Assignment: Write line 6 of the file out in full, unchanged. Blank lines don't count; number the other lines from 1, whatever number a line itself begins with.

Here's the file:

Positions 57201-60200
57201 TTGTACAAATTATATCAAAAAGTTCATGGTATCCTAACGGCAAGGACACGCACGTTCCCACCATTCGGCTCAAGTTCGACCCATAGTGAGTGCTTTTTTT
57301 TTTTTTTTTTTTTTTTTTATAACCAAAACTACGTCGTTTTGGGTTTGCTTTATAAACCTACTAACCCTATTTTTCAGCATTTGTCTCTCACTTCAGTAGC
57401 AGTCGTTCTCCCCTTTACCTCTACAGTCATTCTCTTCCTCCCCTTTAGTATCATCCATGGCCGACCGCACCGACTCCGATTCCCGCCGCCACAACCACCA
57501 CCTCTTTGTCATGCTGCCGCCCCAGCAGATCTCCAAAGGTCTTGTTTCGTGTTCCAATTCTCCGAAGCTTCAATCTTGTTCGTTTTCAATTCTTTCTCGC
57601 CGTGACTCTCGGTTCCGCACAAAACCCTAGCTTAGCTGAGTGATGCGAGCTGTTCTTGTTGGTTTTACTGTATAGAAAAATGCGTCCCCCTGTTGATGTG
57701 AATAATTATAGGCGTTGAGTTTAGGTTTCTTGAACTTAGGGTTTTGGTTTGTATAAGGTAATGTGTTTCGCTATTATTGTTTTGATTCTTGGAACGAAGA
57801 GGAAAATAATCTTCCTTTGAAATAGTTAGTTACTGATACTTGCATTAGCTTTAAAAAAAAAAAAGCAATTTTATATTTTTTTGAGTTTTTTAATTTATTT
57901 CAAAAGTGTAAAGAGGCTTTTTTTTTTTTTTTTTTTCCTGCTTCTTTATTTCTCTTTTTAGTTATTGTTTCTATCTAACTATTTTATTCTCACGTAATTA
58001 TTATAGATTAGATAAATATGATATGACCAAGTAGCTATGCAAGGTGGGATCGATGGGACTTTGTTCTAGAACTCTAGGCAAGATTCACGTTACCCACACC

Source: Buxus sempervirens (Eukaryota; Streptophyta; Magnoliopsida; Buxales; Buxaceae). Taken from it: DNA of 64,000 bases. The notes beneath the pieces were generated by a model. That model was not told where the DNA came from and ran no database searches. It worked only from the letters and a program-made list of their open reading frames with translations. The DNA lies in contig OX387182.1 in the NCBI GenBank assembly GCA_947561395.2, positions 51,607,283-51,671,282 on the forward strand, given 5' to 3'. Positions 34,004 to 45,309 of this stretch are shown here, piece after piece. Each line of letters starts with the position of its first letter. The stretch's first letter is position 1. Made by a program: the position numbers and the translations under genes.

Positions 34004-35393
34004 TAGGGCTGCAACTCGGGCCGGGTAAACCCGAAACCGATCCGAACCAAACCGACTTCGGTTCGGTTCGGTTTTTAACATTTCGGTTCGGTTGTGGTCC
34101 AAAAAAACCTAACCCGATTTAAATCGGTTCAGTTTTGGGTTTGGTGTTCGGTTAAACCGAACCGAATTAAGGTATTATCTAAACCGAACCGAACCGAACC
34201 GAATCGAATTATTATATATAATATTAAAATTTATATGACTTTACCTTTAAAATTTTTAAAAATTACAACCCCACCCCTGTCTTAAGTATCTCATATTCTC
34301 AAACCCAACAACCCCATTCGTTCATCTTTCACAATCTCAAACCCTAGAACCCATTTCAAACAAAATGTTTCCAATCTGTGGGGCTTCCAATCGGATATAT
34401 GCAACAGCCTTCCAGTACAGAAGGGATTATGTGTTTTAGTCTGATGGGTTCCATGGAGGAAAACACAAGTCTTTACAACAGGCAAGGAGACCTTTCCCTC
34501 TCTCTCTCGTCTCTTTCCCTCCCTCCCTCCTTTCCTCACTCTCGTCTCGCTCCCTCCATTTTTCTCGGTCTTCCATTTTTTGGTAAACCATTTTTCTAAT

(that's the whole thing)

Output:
57601 CGTGACTCTCGGTTCCGCACAAAACCCTAGCTTAGCTGAGTGATGCGAGCTGTTCTTGTTGGTTTTACTGTATAGAAAAATGCGTCCCCCTGTTGATGTG